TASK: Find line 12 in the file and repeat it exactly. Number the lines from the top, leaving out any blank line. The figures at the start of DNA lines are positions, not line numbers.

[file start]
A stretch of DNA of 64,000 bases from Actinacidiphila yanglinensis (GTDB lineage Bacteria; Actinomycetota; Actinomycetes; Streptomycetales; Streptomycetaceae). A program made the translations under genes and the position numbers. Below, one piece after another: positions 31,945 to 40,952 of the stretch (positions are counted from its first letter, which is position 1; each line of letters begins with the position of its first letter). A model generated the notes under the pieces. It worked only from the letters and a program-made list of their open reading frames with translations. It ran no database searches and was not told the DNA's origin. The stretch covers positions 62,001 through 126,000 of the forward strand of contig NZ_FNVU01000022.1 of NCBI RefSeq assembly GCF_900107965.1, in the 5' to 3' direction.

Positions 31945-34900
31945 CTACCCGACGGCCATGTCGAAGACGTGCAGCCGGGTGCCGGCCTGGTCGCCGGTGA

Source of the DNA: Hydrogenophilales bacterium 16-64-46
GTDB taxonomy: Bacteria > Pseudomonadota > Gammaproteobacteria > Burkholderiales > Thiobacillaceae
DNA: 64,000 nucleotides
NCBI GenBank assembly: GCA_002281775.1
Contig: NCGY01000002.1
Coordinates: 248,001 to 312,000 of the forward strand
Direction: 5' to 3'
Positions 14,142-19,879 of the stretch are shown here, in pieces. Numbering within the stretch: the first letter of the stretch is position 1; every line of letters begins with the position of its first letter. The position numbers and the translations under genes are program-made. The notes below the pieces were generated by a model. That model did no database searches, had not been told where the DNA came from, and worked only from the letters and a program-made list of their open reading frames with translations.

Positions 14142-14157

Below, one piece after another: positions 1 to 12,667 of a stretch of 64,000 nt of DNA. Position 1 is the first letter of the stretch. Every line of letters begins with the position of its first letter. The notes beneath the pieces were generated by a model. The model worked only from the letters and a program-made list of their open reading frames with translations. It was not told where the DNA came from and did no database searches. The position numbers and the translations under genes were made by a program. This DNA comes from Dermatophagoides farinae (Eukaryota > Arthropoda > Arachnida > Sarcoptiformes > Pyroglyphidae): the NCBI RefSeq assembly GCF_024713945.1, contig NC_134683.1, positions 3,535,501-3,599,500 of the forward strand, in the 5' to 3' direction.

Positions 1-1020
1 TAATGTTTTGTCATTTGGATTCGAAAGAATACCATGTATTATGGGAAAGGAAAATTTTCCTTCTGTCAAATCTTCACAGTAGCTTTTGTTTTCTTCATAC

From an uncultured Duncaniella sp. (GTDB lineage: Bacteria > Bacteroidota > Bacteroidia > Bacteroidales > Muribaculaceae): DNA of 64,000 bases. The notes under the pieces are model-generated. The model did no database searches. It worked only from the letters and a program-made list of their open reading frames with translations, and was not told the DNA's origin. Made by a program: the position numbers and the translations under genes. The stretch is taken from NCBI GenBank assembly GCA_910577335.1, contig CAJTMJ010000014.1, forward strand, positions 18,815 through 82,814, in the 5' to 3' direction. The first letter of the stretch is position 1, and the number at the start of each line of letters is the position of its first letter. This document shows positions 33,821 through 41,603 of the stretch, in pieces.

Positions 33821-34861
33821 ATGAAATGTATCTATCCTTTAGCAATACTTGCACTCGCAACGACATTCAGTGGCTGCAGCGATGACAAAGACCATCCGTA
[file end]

Positions 14142-14157